Found Here
She wanted the color to be pinkish/rose like these candles:

She also wanted goat's milk soap, but it was impossible to get the color she wanted with goat's milk. The color was always brown.

This is the mold I wanted:
Found here at Soap Making Resource
but since I was only going to charge her for materials to make the soap I don't want to invest $32 in a mold.

Instead I made one out of card board, which worked out okay. Then Hubby found pencil boxes at Hobby Lobby that were better than the cardboard molds. They were only $4 each, so we have two. If you want to see what they look like, you can find them here. The brand is Really Useful Boxes and they are smooth on the inside and very strong. I lined mine with parchment paper so that the soap would slide out easily.

But the Really Useful Boxes don't have the really nifty miter cut so that I can cut the soap straight.

Instead I used the old cardboard soap mold end as a guide.
I made a mark about 1" past the end of the box and lined up the end of the soap with the mark. Then I kept the cutter lined up with the edge of the box so that the soap was even from top to bottom.
The mark 1" from the side of the mold is on the flap that lays on the counter. The 3" x 5" card at the bottom made it easy to slide the soap along the mold.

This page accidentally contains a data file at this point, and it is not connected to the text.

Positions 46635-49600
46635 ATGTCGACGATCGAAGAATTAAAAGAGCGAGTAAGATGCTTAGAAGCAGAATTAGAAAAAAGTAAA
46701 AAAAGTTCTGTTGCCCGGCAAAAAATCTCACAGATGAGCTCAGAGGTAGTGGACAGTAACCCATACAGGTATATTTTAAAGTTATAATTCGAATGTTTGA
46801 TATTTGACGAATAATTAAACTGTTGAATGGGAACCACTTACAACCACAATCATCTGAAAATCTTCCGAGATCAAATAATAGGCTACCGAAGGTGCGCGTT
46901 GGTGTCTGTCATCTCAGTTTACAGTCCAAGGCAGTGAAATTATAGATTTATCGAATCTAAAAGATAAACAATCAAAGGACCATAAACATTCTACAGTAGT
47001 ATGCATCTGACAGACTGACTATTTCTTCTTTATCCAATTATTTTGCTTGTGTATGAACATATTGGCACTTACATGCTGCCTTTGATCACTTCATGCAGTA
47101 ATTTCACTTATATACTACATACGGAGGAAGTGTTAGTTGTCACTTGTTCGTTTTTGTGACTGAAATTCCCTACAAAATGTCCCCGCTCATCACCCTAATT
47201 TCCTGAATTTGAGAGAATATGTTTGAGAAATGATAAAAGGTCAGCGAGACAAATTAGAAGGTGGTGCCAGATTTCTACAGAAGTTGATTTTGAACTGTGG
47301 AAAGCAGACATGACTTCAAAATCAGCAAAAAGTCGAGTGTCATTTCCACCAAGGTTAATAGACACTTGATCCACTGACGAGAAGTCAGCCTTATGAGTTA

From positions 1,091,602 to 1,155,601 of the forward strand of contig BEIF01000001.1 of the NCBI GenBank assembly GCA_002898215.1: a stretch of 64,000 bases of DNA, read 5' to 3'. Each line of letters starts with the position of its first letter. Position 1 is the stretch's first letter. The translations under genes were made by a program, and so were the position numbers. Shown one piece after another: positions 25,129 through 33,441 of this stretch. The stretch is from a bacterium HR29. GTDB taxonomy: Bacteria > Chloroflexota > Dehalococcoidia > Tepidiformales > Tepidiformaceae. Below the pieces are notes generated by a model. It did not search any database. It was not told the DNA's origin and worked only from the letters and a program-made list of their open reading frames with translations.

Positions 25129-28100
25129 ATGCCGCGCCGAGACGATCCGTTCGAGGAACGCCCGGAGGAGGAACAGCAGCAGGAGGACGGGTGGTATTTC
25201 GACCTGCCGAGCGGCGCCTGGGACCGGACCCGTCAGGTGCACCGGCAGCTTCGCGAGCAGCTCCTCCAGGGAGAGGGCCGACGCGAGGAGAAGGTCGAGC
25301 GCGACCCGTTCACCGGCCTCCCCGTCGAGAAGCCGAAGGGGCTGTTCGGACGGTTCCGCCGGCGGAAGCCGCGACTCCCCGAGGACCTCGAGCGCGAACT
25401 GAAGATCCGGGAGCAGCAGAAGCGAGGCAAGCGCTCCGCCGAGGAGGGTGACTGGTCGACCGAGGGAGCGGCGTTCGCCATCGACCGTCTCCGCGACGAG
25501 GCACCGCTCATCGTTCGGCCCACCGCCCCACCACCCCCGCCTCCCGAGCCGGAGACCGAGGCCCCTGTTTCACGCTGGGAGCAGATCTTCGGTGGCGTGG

Soap that is almost exactly the same height!
Although the soap doesn't look uniform in color in this photo, after a few days the color has evened out and I think she will be very happy with the final product.

It took me about 12 pounds of 'practice soap' before I was able to get the right color. Sheesh! That's why I only do this for friends and I don't do it for a job.

I had to throw away 4 lbs of soap that I had used titanium dioxide in. For some reason the titanium dioxide didn't allow the lye to combine with the fats, so the soap would have been dangerous to use.

The dye I used was a powdered dye, which I have never used before. I mixed it with water and then used a syringe to get the same amount into each of the 4 batches of soap so the color would be as close as possible between all the batches.

The rest of the soap will be either used at home or given away. Most of it is unscented, which means that any of my kids will use it because they don't care what the color is (and there are ranges of color for tan to brown to bright orange!)